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Wednesday, August 31, 2011

Tomatillo Salsa Soup

I once saw Rick Bayless on t.v. making soup for a party. I missed the beginning but it looked like he put in three jars of tomatillo salsa and some chicken broth. Then he dumped a whole bag of tortilla chips (Huh? What is going on here?) into the pot and covered it. He mentioned adding cheese and condiments later and moved on to preparing his main course.

At about 6:00 p.m. last night, I was getting desperate for dinner ideas. A quick search for tortilla soup revealed that most recipes suggest topping the soup with crushed tortilla chips to ensure that the chips do not get soggy. This seemed opposite to Bayless' method. I decided to trust Bayless. Afterall, he is the expert on authentic Mexican cooking not to mention a restaurant owner and cookbook author. The result? The cornmeal chips thickened the soup without any cream! In fairness to Bayless, he probably started by browning onions, garlic, fancy chili powder from Mexico, but now it was 6:15 p.m.(!) so I made some shortcuts. Besides, I have one kid who hates onions and another who can't handle anything spicy so I figured a jar of mild green salsa would have to do.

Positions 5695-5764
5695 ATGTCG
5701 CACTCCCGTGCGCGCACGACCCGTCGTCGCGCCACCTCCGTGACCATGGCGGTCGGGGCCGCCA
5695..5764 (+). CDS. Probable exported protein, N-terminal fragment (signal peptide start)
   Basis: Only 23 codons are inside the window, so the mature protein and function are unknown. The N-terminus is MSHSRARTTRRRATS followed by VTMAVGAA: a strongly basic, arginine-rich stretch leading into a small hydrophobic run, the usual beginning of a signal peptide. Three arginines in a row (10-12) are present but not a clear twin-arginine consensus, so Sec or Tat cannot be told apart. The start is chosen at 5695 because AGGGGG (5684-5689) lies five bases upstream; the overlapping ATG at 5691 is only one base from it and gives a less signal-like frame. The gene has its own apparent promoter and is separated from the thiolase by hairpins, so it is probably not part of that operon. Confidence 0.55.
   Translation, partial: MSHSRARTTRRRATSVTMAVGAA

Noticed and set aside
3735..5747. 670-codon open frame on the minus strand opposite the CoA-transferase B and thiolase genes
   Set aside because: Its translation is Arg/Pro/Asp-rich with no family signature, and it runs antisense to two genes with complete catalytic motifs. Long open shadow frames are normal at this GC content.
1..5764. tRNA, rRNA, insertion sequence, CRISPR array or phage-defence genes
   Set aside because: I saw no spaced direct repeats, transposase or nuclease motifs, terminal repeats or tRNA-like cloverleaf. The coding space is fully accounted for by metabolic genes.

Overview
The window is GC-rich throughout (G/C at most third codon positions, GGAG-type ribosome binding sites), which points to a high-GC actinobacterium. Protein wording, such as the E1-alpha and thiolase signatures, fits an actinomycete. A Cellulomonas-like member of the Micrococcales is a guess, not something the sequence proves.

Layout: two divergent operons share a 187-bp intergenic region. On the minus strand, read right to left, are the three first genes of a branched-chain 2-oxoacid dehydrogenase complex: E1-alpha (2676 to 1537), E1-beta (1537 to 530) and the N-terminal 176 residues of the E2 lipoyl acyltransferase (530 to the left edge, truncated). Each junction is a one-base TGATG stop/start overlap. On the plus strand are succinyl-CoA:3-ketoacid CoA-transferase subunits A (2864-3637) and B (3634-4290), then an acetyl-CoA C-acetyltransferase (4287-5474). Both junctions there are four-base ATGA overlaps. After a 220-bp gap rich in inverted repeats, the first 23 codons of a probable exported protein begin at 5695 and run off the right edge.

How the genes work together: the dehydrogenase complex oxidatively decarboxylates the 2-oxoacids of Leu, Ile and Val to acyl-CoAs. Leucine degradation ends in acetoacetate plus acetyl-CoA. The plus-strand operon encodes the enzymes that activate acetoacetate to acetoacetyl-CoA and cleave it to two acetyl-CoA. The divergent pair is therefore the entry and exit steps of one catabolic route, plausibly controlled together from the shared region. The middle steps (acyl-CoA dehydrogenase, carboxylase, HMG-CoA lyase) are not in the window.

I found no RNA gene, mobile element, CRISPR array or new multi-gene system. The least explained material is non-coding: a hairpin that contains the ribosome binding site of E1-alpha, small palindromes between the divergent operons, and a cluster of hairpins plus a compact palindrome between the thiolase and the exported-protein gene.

Here's my quick version for a family of four using pantry items and about a quarter of a Costco rotisserie chicken:

1 jar of tomatillo salsa
3 cans of low-sodium chicken broth
1-1/2 cans of water
1 can of corn (or hominy) drained
1/2 bag of tortilla chips
shredded chicken

diced red onion
chopped cilantro
shredded cheese or Daiya rice cheese
jarred jalapeno slices

Bring salsa, chicken broth, and water to a boil in a dutch oven or similar-sized pot. Add tortilla chips and simmer on low heat for about 5 minutes. Give soup a stir to make sure it's not thickening too fast and sticking to the bottom of your pot. You may need to add more water or broth if it gets too thick for your taste. Simmer 5 more minutes. Add corn and chicken. Serve with condiments.

"Please sir, I want some more."

So easy, right? I don't think this even counts as cooking. Let's call it expanding.

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